Yes, it's 100% bootable, although the loading of the raid controller does add a few seconds to boot times.
Does anybody know why TRIM can't be passed to a RAID array, just curious.
Well, if you already have a micro/pico formfactor board that doesnt have Sata 6Gbps ports..
I'm talking really compact here, probably in a custom case.
You remove the power and SATA cable requirement and with a flexible riser you could position the card parallel (maybe even under) to mobo plane.
Maybe because TRIM is supported only by Windows Vista/7... In more professional environments SSDs are useless (price/negligible size/very short longevity under heavy stress) and I'm not surprised that no-one else cares about TRIM apart from Macroco$t.
In all honestly I couldn't care less about Revo or SSD as a whole. You can't escape from fact that it is a dead end. Want performance. Buy proper RAID card (at least 256MB on board cache for single array) plug 2 or 4 2.5" 7200rpm 160GB HDDs into RAID0 and forget about SSD. And if you need very fast disk for recent files when you work - buy plenty of RAM (e.g. for i7 24GB is max). Ditch swap/pagefile altogether just for a kick-off. And then create RAM disk. With 24 GB easily 12GB is enough. Running such setup for sometime, and 12GB is just enough for everything unless you want to record BlueRay or something like that. When you finish work synch data from RAM Disk to HDD and Voila (and if you don't have UPS you can setup synch command/program every minute so data won't be lost). Like I said it works perfectly, in particular with huge directories 50k, 100k and more files inside).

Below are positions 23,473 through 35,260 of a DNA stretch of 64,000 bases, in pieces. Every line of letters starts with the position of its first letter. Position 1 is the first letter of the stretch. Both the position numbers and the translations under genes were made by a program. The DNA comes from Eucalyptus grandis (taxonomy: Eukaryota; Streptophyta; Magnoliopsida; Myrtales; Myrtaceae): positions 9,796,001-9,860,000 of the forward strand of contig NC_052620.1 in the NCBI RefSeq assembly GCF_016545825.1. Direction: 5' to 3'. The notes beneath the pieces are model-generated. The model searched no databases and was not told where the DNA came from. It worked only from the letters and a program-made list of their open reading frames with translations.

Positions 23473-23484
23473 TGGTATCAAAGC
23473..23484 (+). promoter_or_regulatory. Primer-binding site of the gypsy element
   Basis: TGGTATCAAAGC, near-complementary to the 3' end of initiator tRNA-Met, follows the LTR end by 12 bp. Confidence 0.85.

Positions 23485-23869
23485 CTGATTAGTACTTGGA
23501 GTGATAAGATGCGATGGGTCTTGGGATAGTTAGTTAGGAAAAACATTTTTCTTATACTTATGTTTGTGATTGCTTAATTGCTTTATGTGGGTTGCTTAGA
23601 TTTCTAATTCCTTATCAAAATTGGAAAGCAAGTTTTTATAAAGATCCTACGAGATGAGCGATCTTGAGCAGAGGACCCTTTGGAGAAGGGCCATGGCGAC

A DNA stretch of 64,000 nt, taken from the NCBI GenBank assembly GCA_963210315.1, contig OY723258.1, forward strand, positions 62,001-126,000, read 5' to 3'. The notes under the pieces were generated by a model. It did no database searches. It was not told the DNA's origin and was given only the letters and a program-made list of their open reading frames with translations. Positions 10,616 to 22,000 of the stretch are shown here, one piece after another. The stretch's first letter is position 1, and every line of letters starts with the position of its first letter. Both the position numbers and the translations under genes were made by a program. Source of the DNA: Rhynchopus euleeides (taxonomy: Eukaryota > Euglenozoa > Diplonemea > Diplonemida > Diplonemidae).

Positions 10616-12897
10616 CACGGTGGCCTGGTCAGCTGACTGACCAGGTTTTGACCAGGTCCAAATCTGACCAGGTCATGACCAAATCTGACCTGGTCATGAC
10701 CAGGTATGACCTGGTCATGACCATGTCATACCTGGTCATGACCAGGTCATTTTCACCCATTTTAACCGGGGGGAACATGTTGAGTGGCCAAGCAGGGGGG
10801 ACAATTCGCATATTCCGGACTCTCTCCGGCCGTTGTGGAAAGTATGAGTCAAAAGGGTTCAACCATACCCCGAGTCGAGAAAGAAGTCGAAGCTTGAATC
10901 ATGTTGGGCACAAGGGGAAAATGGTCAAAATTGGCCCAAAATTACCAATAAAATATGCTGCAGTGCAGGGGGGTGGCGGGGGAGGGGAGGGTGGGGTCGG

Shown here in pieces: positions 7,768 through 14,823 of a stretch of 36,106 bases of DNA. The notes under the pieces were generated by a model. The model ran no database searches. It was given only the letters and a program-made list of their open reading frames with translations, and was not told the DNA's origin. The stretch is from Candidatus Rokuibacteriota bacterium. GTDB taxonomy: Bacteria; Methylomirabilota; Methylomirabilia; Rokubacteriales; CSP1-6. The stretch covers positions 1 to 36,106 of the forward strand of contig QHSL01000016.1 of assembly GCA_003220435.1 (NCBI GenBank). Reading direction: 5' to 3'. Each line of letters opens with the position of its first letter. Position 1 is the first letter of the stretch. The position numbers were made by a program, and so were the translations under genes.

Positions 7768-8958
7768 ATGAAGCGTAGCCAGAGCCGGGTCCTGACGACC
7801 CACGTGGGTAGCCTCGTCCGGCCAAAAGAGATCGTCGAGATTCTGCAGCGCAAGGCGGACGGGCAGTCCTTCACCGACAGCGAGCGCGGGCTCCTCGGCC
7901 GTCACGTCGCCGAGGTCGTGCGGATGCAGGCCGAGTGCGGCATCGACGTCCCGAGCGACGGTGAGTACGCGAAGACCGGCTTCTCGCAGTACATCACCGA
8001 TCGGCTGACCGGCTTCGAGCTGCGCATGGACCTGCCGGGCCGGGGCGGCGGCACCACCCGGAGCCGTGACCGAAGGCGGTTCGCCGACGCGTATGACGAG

SATA6 SSD are interesting I admit, but faaar to expensive at the moment.
lol srsly Hakuren? and that you say will be cheaper than a "proper" SSD? I don't think so.
Proper RAID controllers are very expensive. Maybe you can get someone used. But other than that don't expect much performance from the cheaper range of RAID controllers. Also you would have a point if you went with something like VelociRaptor in RAID. Still inconvenient and not cheaper than just getting a SSD.